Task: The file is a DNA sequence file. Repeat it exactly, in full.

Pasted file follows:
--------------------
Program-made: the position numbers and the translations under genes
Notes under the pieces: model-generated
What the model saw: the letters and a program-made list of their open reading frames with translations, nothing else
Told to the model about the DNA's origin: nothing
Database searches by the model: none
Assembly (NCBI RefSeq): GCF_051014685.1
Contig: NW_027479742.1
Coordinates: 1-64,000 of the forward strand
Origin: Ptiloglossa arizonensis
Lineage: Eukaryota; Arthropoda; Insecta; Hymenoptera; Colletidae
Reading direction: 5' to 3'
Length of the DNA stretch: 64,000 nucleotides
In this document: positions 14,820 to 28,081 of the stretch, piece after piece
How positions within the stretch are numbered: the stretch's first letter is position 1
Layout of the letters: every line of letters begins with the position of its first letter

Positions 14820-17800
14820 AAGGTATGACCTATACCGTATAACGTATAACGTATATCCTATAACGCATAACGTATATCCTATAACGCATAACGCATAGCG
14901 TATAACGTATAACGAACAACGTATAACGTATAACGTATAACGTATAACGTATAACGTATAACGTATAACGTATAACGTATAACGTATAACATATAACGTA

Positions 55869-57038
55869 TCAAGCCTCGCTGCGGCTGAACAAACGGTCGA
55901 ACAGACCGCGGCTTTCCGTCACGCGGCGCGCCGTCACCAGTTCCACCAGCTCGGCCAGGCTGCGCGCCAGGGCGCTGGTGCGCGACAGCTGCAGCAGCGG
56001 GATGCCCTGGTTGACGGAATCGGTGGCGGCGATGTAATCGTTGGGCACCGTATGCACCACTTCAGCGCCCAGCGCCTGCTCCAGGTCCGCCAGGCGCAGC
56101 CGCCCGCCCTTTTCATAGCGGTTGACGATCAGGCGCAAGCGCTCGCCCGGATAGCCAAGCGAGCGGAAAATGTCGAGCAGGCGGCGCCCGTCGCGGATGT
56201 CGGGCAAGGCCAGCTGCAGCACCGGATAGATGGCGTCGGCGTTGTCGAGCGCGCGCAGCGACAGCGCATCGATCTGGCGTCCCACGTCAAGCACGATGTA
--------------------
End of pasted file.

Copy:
Program-made: the position numbers and the translations under genes
Notes under the pieces: model-generated
What the model saw: the letters and a program-made list of their open reading frames with translations, nothing else
Told to the model about the DNA's origin: nothing
Database searches by the model: none
Assembly (NCBI RefSeq): GCF_051014685.1
Contig: NW_027479742.1
Coordinates: 1-64,000 of the forward strand
Origin: Ptiloglossa arizonensis
Lineage: Eukaryota; Arthropoda; Insecta; Hymenoptera; Colletidae
Reading direction: 5' to 3'
Length of the DNA stretch: 64,000 nucleotides
In this document: positions 14,820 to 28,081 of the stretch, piece after piece
How positions within the stretch are numbered: the stretch's first letter is position 1
Layout of the letters: every line of letters begins with the position of its first letter

Positions 14820-17800
14820 AAGGTATGACCTATACCGTATAACGTATAACGTATATCCTATAACGCATAACGTATATCCTATAACGCATAACGCATAGCG
14901 TATAACGTATAACGAACAACGTATAACGTATAACGTATAACGTATAACGTATAACGTATAACGTATAACGTATAACGTATAACGTATAACATATAACGTA

Positions 55869-57038
55869 TCAAGCCTCGCTGCGGCTGAACAAACGGTCGA
55901 ACAGACCGCGGCTTTCCGTCACGCGGCGCGCCGTCACCAGTTCCACCAGCTCGGCCAGGCTGCGCGCCAGGGCGCTGGTGCGCGACAGCTGCAGCAGCGG
56001 GATGCCCTGGTTGACGGAATCGGTGGCGGCGATGTAATCGTTGGGCACCGTATGCACCACTTCAGCGCCCAGCGCCTGCTCCAGGTCCGCCAGGCGCAGC
56101 CGCCCGCCCTTTTCATAGCGGTTGACGATCAGGCGCAAGCGCTCGCCCGGATAGCCAAGCGAGCGGAAAATGTCGAGCAGGCGGCGCCCGTCGCGGATGT
56201 CGGGCAAGGCCAGCTGCAGCACCGGATAGATGGCGTCGGCGTTGTCGAGCGCGCGCAGCGACAGCGCATCGATCTGGCGTCCCACGTCAAGCACGATGTA